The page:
Last November, Councilmember Blumenfield formally convened the WC 2035 PIB to help bring needed infrastructure and aesthetic improvements to Warner Center. The goal of this advisory body is to help make the Warner Center a vibrant Transit Oriented District based upon sustainability, community connectedness, aesthetics, accessible public transit, and a safe and friendly pedestrian environment.
The PIB consists of nine appointed local stakeholders including Freddy Carillo, Rick Gable, Corinne Ho, Sheppard Kaufman, Alexander Rakul, John Walker, Esq. who are led by Paul Lawler, President, Molly Unger, Vice President, and Joyce Fletcher, Secretary. The Board was designed to include people who also serve as representatives on the Woodland Hills-Warner Center Neighborhood Council, the Canoga Park Neighborhood Council, the Woodland Hills Home Owners Association, the Warner Center Association, the West Valley Warner Center Chamber of Commerce, and many other community organizations so that its work would be connected to stakeholder organizations.
The PIB has been discussing recommendations for the first year work program which will identify improvements and projects to start soon.
The next step for the PIB is launching of the Neighborhood Protection Program (NPP) which will be focused on identifying and finding creative solutions to the Plan’s impacts such as increased traffic in the neighborhoods that surround Warner Center’s borders. The NPP Subcommittee will begin meeting later this year, and stakeholder and neighborhood engagement is encouraged.
The WC 2035 PIB meets on a quarterly basis and all meetings are open to everyone and publicly noticed; the Board next meets in November. For future WC 2035 PIB agendas are more information about the PIB, please use this link on Blumenfield’s website.
Too often, because it is the County government that is charged with providing addiction and mental health services, the City does not engage with service providers. However, Blumenfield recognized that these issues are inextricably related to homelessness and was happy to welcome recovery professionals brought together by Tarzana Treatment Centers's Dr. Jose Salazar and Nyabingi Kuti for their "Forum on Medications for Addiction Treatment and Homelessness" at City Hall.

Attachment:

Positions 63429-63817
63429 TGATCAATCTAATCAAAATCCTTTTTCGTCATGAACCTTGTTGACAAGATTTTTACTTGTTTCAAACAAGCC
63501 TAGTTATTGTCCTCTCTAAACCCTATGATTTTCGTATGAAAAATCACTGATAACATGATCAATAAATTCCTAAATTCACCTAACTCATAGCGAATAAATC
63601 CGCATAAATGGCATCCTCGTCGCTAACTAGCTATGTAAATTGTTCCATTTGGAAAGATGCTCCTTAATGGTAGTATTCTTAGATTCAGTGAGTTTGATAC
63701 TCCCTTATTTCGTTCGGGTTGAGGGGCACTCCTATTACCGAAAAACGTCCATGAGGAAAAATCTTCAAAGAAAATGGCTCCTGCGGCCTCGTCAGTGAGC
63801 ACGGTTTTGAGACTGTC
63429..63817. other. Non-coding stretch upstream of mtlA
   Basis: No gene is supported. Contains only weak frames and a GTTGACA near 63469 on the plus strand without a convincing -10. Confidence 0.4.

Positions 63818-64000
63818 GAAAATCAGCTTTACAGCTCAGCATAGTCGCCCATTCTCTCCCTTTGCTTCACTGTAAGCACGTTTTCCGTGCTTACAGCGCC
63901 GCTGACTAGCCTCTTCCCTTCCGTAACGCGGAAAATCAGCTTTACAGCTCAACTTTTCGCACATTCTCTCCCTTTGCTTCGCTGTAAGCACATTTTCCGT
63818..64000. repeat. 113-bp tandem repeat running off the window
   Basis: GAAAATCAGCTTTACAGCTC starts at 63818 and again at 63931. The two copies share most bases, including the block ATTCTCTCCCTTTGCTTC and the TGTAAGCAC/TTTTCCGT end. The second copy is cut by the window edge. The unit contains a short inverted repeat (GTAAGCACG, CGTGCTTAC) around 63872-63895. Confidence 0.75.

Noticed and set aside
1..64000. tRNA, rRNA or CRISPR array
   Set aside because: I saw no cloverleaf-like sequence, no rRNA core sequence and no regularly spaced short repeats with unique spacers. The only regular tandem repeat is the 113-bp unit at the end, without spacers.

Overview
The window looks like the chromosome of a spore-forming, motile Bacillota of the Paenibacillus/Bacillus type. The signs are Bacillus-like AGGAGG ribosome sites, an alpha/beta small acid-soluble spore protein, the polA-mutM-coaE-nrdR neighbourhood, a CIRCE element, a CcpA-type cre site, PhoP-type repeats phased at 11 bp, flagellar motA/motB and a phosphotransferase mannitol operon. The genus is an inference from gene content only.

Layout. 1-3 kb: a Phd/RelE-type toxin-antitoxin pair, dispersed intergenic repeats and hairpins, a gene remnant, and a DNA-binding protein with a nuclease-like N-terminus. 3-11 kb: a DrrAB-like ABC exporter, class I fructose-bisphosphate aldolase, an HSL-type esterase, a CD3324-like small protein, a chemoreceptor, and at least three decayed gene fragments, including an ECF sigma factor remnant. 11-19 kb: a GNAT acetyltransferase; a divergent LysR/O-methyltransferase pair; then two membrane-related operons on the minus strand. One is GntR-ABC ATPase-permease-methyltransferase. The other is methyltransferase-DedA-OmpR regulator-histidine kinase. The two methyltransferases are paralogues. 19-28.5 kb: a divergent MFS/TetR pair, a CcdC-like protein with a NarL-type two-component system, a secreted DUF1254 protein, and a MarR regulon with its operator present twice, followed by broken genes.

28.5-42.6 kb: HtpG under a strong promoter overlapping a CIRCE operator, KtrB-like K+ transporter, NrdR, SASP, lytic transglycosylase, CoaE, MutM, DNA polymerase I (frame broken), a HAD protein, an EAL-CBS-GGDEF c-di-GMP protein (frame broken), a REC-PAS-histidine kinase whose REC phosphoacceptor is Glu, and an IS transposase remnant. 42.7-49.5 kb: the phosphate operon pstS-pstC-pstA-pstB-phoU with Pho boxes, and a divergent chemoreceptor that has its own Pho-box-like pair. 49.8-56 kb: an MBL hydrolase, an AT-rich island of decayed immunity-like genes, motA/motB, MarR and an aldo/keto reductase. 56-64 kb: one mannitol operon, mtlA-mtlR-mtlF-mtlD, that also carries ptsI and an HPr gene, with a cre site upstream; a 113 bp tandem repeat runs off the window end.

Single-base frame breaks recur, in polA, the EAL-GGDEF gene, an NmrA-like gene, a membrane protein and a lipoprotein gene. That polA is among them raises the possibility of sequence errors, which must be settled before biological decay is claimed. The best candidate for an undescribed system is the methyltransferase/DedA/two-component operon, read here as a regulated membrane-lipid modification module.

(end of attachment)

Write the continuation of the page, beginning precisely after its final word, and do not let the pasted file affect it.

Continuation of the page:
Solutions for these complex problems require collaboration and that is why Blumenfield recently partnered with staff from Providence Medical Centers and Tarzana Treatment Center (TTC) to create a program that helps drug addicted and mentally ill homeless people get off the streets and turn their lives around. This program trains patient navigators in the ER’s to be prepared to connect with homeless persons who enter facilities when they are at rock bottom. In collaboration with TTC, this program offers first rate treatment combined with transitional housing, job networking, and eventually permanent supportive housing. This program is showing encouraging results with about 40% of people with Substance Abuse issues accepting some kind of treatment. This is a far greater success rate than when outreach workers approach people on the street. To learn more abt this effort, and many of his other homelessness initiatives, please click here.
At the forum, Blumenfield and others also learned how to administer Narcan, a life-saving medication that can prevent someone from dying from an overdose. Blumenfield is committed to learning more about drug addiction services, tools to help those in need, and collaborating with more medical professionals to save lives and give people a new start.
As your Councilmember, I believe that government must be about empowering people.
Government must be interactive with leaders, actively listening and seeking feedback from the community. Just as the City of Los Angeles relies on numerous commissions of appointees to help it govern, I have created and rely on my own. Community Action Teams, BobCATs for short. A single district in Los Angeles is more populous than 99% of cities in America.